I’ve been married nearly a dozen years. I’ve performed I don’t know how many weddings, presided over even more pre-marital counseling sessions and refereed an equal amount of relationships as they were coming to an end. So I’m not Dr Phil but I’ve learned a thing or two. Or ten.
#4: The Power of One
Married couples rarely come to my office when their marriage is in a good place.
That’s a shame because- let’s face it- it’s when neither spouse is hostile, defensive or bearing grudges that both of them are most likely to hear honest feedback. It’s only in the absence of threat that people are willing to change their habits and try out new skills.
Nonetheless, like an overweight 55 year old who waits until it feels like an elephant is standing on his chest to go in for a routine check-up, most couples wait until their marriage is about 5 calories away from quadruple bypass to seek counseling.
When couples wait that long, no matter the issues in their marriage, the conversation usually plays out the same way in my office. I feel like a referee at a tennis match, watching the accusations and hurt volleyed back and forth with neither willing to stop until someone declares the match in their favor.
Marriages can get like that, tit for tat, tit for tat, tit for tat. The resentment and recriminations build until you feel powerless NOT to respond. The hurt becomes habituated and before you know it the tit for tat just is your marital banter.
The Apostle Paul has verse about marriage in his letter to the Ephesians. Because it’s been used to endorse traditional- even oppressive- gender roles, it’s not a scripture that most Christians turn to anymore. But there IS wisdom in it.
Paul says that “husbands and wives should submit to one another…out of reverence for Christ.”
A lot of times couples stuck in the tit for tat will contend that they won’t change until the other changes. While that may sound like equity and justice in another context, in the context of a marriage it’s insanity. It’s mutually-assured destruction.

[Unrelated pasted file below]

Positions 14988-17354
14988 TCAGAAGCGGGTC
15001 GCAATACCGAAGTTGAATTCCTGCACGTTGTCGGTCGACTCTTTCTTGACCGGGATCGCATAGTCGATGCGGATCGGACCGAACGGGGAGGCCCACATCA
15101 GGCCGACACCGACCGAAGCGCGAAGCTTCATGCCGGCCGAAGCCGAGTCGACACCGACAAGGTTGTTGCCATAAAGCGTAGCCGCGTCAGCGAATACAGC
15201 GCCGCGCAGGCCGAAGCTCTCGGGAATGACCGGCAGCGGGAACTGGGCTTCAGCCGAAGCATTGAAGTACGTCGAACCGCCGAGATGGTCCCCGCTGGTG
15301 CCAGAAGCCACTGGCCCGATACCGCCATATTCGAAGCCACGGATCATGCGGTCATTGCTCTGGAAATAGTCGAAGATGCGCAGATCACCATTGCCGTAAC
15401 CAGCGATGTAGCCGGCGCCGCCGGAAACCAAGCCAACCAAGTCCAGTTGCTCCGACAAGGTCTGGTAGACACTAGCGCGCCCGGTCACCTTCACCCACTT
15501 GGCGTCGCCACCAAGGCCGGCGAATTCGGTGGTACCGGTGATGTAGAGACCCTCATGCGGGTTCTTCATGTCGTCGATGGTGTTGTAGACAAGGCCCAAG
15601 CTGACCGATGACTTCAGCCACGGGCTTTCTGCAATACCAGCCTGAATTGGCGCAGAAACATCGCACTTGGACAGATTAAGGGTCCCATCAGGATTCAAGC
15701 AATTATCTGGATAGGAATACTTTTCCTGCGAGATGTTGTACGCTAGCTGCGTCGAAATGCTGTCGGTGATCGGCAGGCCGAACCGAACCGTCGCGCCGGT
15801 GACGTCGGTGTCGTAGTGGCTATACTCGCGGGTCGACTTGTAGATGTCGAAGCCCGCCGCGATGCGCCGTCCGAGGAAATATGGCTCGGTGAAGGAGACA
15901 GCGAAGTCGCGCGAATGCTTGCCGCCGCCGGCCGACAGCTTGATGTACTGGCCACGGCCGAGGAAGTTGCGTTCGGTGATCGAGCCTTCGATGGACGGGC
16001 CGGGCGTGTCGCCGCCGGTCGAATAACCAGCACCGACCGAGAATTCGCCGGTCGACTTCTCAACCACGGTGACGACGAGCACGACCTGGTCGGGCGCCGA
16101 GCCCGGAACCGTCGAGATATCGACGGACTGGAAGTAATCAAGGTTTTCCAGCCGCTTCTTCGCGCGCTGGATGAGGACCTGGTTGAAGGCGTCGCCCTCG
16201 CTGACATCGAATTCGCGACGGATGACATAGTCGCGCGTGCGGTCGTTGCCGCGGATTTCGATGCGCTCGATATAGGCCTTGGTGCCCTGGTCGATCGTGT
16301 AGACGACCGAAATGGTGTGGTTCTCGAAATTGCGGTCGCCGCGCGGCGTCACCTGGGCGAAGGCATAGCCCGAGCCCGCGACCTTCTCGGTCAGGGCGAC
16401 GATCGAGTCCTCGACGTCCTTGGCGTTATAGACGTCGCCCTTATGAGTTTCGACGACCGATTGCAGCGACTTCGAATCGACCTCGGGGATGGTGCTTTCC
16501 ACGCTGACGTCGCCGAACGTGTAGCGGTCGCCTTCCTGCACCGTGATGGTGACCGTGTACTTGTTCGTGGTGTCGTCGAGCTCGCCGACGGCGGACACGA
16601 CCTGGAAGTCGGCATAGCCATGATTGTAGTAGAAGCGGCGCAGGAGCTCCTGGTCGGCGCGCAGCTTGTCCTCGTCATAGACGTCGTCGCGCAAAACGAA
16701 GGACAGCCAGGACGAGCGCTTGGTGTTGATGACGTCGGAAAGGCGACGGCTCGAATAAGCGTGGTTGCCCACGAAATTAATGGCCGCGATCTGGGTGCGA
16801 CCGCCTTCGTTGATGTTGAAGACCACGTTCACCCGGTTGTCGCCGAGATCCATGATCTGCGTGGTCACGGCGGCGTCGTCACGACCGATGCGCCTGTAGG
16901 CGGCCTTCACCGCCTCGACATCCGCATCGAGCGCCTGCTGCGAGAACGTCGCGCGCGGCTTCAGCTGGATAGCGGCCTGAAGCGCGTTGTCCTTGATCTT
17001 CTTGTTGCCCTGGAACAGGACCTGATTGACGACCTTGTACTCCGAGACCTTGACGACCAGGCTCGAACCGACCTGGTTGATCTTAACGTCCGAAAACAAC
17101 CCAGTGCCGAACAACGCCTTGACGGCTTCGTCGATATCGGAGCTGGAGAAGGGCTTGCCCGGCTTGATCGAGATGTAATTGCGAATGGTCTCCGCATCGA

Here’s what I’ve learned about Paul’s verse.
For marriages stuck in the tit for tat spiral, it only takes one to begin the process of change and healing. That is, for marriages experiencing strain and sadness, marriages bowing under the weight of bad habits, healing can begin with only one of the spouse’s buying in out of reverence for Christ.
I’m not suggesting that a spouse should tolerate abuse to keep the marriage together.
No, I’m saying that love for Christ can motivate and empower a spouse to decide by themselves to act differently, to shed habits, to refuse to return the tit with a tat.
If being a Christian means thinking of yourself less and if being a Christian means turning the other cheek (again, don’t freak out on me- I don’t mean literally), then certainly being a Christian within your marriage means not having to be right all the time. Not having to win. Not having to respond to the
tit. I mean tat.
One of the things I’ve learned about marriage, one of the things I’ve seen with my own eyes, is that, yes it takes 2 to make a marriage, but it only takes 1 to start the process of healing and change.
And sometimes just getting that process started is enough to change the dynamic and break the logjam in a relationship.
Because of course, the math has a corollary.
It only takes 1 to prime the healing pump.
But it also only takes 1 to end a marriage too.
And therein lies one of the reasons I believe it’s important for couples to have- or be working towards- a shared faith. Because if ‘reverence for Christ’ isn’t a shared value, then it becomes harder, I think, for the 1 + 1 to forever be 2.
After all, without Christ I’m predisposed to worry most about, to protect, guard and defend the 1. As in, myself.